A University of Waikato heat transfer expert says the changing regulatory environment means New Zealand chilled meat exporters face new challenges.
Dr James Carson of the School of Engineering says the shift to slow steaming for environmental and fuel economy reasons has lengthened journey times for New Zealand exports to key markets – and this has put New Zealand’s lucrative European chilled meat market in jeopardy.
“We’re always looking for improved efficiencies to ensure New Zealand meat exports arrive at their destination in top condition. Temperature is a key variable for quality and safety, so we need to look in detail at the impact of slow steaming on refrigeration parameters. Mathematical modelling of the chilling and storage processes can enable us to design for greater energy efficiency and tighter quality control.”
Dr Carson is heading to the UK in October on a fact-finding visit funded by the 2012 C. Alma Baker Trust Fellowship, which facilitates travel between New Zealand and the UK for senior researchers in the fields of agriculture, agriculture-related technologies, or the study of rural society.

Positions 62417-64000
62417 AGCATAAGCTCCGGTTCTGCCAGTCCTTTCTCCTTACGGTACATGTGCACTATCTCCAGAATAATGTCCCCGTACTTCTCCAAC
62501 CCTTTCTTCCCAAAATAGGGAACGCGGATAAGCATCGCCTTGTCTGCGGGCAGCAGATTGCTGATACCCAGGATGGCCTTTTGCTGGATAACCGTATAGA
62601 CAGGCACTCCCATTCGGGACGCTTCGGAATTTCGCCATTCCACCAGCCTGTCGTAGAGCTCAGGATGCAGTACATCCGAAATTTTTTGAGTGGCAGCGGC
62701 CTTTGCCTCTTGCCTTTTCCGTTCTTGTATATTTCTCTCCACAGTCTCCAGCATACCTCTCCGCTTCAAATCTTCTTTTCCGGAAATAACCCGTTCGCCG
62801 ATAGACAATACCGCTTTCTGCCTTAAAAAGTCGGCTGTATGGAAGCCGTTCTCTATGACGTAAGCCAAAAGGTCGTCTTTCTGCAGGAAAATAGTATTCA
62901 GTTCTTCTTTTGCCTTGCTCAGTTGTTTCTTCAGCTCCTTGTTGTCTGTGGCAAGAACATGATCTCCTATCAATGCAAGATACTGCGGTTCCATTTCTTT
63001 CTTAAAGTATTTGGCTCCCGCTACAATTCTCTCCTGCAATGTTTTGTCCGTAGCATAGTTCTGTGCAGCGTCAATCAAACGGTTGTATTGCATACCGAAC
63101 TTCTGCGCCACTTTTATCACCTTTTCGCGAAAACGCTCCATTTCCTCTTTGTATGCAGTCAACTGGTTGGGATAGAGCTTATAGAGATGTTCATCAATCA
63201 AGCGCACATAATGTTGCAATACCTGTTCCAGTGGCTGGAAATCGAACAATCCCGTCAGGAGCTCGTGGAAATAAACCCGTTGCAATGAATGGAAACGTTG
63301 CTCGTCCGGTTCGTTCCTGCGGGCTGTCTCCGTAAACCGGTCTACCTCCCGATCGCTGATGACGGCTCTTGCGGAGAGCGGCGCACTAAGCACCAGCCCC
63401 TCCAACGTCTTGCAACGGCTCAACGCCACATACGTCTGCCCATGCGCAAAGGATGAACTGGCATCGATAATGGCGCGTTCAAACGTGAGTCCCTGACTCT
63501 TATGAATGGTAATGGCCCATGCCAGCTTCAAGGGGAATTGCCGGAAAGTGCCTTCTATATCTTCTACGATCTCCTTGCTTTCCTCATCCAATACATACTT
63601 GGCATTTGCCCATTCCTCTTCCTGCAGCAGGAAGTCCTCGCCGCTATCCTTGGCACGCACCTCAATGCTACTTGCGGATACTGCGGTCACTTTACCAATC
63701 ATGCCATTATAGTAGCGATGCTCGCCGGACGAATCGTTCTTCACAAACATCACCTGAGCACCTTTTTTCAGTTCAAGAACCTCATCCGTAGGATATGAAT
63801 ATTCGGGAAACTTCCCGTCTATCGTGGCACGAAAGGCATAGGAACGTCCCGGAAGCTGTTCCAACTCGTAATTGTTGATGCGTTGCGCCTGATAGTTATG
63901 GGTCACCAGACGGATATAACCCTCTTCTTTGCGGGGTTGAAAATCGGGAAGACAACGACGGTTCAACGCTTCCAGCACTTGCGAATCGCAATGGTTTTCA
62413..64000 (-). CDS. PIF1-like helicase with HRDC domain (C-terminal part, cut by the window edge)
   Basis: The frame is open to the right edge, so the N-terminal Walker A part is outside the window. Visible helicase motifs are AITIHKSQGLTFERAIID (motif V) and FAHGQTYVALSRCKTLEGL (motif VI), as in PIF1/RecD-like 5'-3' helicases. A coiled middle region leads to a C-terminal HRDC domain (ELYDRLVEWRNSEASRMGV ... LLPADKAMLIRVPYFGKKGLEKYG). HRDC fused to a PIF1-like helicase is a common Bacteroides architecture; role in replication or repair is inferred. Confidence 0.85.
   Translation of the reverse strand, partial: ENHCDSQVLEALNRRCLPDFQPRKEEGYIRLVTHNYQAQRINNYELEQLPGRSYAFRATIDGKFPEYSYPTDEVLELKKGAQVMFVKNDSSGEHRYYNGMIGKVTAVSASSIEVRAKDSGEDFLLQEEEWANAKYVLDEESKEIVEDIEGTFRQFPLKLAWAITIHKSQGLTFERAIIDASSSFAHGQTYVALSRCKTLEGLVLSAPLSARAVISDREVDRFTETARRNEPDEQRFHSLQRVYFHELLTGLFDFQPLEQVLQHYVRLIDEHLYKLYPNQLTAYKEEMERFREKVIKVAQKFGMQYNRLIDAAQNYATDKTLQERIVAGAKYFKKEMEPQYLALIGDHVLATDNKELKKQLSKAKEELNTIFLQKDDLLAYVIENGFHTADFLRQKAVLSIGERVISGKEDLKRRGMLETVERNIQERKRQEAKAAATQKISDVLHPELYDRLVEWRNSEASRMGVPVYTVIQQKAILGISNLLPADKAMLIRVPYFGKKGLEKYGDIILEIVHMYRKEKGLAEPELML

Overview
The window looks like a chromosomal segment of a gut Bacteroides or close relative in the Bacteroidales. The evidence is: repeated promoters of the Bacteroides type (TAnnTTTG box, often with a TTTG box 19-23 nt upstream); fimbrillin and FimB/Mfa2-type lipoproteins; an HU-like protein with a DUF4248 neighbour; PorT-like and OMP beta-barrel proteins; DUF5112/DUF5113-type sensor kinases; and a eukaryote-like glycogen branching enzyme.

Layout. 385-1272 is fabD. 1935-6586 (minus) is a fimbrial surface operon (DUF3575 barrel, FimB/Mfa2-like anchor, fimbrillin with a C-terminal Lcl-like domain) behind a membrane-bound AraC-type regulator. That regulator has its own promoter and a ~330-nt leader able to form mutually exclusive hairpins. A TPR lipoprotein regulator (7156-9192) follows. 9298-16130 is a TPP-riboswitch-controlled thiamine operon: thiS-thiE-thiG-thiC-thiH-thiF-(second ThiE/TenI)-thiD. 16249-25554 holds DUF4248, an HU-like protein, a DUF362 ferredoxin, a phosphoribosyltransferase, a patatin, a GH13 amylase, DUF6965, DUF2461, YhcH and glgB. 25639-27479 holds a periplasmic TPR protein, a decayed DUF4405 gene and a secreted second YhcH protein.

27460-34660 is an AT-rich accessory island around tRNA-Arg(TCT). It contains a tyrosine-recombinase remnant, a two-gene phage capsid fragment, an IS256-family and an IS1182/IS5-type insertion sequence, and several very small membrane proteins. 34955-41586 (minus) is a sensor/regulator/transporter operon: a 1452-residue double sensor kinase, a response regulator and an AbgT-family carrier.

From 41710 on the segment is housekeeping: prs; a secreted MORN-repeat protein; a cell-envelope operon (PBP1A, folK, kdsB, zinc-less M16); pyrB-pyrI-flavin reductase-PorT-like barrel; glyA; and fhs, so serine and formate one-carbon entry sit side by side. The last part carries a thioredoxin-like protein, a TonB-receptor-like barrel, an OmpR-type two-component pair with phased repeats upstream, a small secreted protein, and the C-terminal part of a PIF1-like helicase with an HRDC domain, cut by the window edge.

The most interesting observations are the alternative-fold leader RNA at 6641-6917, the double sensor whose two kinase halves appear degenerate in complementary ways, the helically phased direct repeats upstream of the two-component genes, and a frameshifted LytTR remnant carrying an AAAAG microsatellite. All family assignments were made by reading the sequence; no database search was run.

He’ll be visiting research institutions in London, Bristol, Cambridge and Yorkshire to see the work being done there on refrigeration technology, and to bring back ideas that will benefit New Zealand meat exporters.
“New technology means shipping companies are now able to monitor and control individual shipping containers, so we could get a lot smarter in optimising conditions for our chilled meat exports,” he says.
Dr Carson is currently collaborating with AgResearch scientists from the former Meat Industry Research Institute of New Zealand (MIRINZ) on improving refrigeration techniques.
The C. Alma Baker Trust is based in the UK and promotes agricultural links with New Zealand.